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Direct-to-Consumer PR Reflects Power of Do-It-Yourself

by Gail Martin  |  
September 2, 2008
  |  7,637 views

Over the last decade, consumers have learned the do-it-yourself (DIY) approach. They scan and bag their own groceries, pump their own gas, and serve themselves at restaurants from coolers or a buffet line.

Consumers also have become their own music producers, creating custom MP3 mixes from iTunes; their own retail outlets through eBay; and one-person TV stations with YouTube. Social media and cheap Web access makes everyone a content provider.

So it was inevitable, perhaps, that consumers would also come to realize that they don't need traditional media to consume the product and services information that used to use media as its channel.

With the rise of search engines, Wi-Fi, and a DIY mindset, today's consumers are more empowered than ever before. They not only believe that they're entitled to information but also have unprecedented access to information on a global scale.

An increasing number of consumers turn first to the Internet when they want to make a purchase—even if the product will be bought offline.


That's why any PR strategy focused solely on media gatekeepers is missing a large piece of the market. While there's still value in sending your message via traditional media, more and more prospective customers are doing their own research online, bypassing newspaper, magazines, radio, and TV completely.

Here are five tips for creating successful direct-to-consumer PR:

1. Think like a consumer


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Gail Z. Martin owns DreamSpinner Communications (www.DreamSpinnerCommunications.com) and has over 20 years of corporate and nonprofit experience at senior-exec levels. Reach her via "gail at dreamspinnercommunications dot com."

Premium Plus members:  Don't miss our upcoming 90-minute online seminar with Gail, Direct-to-Consumer PR happening September 11th at 12pm Eastern.

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  • by Kevin Tue Sep 2, 2008 via web

    For your #1 point, can I address two audiences with one release? My training (many moons ago) would have me follow a traditional press release for use on PR Web assuming this is going to the media professional. My blog postings on the same subject become my consumer digestable story. Is there a more efficient route here?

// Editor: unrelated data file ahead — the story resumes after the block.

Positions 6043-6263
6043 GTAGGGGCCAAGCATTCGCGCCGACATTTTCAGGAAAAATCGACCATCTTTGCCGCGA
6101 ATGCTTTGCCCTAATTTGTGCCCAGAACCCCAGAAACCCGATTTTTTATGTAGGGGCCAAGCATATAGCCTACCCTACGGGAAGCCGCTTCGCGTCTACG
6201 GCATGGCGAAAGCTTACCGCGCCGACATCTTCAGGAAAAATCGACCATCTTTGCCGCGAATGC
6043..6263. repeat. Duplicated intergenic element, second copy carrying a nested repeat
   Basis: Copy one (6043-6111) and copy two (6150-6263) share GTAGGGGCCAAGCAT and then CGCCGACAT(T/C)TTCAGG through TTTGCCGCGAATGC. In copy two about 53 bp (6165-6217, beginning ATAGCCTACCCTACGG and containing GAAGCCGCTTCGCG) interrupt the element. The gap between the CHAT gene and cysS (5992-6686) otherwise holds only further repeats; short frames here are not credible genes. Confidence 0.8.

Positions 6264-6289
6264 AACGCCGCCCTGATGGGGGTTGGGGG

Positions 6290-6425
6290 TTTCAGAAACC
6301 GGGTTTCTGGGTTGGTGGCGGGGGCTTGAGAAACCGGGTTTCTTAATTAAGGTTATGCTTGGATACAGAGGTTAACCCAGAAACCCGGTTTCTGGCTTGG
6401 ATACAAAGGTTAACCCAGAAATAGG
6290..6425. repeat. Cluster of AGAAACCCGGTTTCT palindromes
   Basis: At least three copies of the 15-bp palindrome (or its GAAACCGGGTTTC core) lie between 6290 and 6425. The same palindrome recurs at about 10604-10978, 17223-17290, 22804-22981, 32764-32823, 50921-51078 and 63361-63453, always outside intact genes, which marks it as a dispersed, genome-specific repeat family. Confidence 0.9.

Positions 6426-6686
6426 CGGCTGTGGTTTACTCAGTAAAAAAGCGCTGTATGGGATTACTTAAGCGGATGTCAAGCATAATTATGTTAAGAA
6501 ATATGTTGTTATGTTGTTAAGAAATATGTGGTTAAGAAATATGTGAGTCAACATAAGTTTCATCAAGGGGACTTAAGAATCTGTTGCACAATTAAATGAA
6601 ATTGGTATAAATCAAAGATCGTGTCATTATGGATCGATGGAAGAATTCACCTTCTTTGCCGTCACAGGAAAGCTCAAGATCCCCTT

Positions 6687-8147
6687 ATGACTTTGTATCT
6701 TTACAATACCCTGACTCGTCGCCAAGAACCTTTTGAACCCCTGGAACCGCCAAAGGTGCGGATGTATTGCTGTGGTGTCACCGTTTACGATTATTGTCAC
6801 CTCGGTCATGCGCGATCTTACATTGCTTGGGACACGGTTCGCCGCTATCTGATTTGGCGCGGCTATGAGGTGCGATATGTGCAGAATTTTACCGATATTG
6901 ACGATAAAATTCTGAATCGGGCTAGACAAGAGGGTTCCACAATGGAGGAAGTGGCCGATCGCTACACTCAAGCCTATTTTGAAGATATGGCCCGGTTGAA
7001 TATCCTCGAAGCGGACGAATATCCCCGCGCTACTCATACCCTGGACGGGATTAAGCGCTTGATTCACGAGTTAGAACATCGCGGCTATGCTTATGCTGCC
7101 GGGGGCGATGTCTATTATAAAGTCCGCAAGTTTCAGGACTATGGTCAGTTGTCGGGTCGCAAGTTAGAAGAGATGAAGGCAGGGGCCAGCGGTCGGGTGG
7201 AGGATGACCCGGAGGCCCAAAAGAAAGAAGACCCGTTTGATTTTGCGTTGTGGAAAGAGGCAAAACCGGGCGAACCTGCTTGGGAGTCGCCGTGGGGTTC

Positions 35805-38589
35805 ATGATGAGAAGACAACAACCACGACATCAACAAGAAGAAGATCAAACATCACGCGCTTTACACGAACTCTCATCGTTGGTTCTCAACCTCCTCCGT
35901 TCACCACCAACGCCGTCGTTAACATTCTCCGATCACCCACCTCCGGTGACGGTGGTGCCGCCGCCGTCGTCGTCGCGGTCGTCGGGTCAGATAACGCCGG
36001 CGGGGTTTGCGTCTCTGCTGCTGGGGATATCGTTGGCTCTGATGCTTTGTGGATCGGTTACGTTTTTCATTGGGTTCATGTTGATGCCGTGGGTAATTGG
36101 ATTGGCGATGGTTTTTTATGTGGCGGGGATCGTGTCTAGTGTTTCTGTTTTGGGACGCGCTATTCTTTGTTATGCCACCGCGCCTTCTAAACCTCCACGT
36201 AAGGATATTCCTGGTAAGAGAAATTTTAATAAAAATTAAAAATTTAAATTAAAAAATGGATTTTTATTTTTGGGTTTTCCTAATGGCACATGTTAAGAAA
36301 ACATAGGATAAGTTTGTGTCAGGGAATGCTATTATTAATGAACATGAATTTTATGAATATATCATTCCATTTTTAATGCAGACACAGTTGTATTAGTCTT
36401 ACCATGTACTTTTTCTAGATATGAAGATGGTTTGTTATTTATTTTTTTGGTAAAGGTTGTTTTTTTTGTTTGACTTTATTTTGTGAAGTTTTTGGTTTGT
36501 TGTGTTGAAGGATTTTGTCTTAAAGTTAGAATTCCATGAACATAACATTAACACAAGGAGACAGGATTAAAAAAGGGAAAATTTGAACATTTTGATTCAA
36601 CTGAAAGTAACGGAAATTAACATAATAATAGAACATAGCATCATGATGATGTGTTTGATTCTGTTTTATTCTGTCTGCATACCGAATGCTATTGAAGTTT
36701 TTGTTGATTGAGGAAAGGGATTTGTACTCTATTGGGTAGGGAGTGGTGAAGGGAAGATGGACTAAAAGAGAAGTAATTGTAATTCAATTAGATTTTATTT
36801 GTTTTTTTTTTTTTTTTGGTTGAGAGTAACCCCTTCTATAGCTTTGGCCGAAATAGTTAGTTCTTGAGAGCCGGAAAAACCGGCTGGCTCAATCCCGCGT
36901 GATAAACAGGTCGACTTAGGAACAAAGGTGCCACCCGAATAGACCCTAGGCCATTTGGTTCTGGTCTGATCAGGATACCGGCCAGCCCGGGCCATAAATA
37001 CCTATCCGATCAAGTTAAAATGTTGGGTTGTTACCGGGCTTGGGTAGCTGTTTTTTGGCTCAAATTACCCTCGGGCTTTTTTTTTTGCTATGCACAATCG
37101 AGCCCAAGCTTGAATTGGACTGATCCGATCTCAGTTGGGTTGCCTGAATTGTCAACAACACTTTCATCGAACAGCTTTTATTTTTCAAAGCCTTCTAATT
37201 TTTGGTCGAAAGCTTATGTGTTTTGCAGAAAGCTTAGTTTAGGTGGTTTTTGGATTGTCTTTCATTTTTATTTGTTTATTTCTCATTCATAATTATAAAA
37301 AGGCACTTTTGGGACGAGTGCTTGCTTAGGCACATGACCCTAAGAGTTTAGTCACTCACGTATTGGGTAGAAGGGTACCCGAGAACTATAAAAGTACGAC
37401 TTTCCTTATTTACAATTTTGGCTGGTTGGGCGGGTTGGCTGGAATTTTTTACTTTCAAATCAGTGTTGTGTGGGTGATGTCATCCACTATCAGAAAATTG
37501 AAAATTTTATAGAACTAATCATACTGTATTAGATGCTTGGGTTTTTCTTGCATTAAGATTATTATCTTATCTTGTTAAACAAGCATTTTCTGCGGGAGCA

• by J. Geibel Sat Sep 6, 2008 via web

    Nothing new here, and many of the same concepts are applied to any PR program, including B-to-B.

    Th premise that consumers are diligent "problem solvers" is a stretch - they often are highly influenced by advertising, trendiness and promotional campaigns. This is one of the reasons why 80% to 90% of new product introductions fail. http://productlaunch.typepad.com/product_launch/2007/01/doing_everythin.htm...

    The role of "social media" in both PR and marketing exaggerated. Much of the social media gets their news from conventional media - which in turn get their information from the wireservices and the PR firms.

    I monitor Google News (which covers 4,000 news outlets including blogs and forums) for keywords on client campaigns, and the blogs and other social media are nothing more than an echo chamber for conventional news outlets - to an extent that is stunning at times. The quality of information on them is often very poor.

    It's not clear who the DIY emphasis of this article is intended for. If it is the company that makes or provides the product or service, they need to follow conventional PR practices even if social media are included in the mix. Considering the PR skills are not typically found in most companies, they would need professional support as much as ever. The downside of the DIY approach is that it is often trial-and-error - meaning they will have a lot of trying experiences and make a lot of errors. And about the only thing worse than no PR is to botch the job.

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